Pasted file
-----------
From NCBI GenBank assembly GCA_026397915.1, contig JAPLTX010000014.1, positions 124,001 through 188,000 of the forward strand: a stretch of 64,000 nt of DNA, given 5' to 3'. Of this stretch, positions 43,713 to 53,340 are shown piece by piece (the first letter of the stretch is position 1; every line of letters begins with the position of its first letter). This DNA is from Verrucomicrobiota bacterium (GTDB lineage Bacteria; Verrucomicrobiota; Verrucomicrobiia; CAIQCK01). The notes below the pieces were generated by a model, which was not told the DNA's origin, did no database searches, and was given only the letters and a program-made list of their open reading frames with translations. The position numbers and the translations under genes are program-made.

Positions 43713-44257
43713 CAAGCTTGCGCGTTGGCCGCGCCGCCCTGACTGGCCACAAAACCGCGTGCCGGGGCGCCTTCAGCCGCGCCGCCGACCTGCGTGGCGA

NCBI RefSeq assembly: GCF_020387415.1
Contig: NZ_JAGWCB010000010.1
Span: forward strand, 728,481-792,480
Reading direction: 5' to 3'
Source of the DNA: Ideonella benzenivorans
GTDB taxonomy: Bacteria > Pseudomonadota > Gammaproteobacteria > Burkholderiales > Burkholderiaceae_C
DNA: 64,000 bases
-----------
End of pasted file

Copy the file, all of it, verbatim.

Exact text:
From NCBI GenBank assembly GCA_026397915.1, contig JAPLTX010000014.1, positions 124,001 through 188,000 of the forward strand: a stretch of 64,000 nt of DNA, given 5' to 3'. Of this stretch, positions 43,713 to 53,340 are shown piece by piece (the first letter of the stretch is position 1; every line of letters begins with the position of its first letter). This DNA is from Verrucomicrobiota bacterium (GTDB lineage Bacteria; Verrucomicrobiota; Verrucomicrobiia; CAIQCK01). The notes below the pieces were generated by a model, which was not told the DNA's origin, did no database searches, and was given only the letters and a program-made list of their open reading frames with translations. The position numbers and the translations under genes are program-made.

Positions 43713-44257
43713 CAAGCTTGCGCGTTGGCCGCGCCGCCCTGACTGGCCACAAAACCGCGTGCCGGGGCGCCTTCAGCCGCGCCGCCGACCTGCGTGGCGA

NCBI RefSeq assembly: GCF_020387415.1
Contig: NZ_JAGWCB010000010.1
Span: forward strand, 728,481-792,480
Reading direction: 5' to 3'
Source of the DNA: Ideonella benzenivorans
GTDB taxonomy: Bacteria > Pseudomonadota > Gammaproteobacteria > Burkholderiales > Burkholderiaceae_C
DNA: 64,000 bases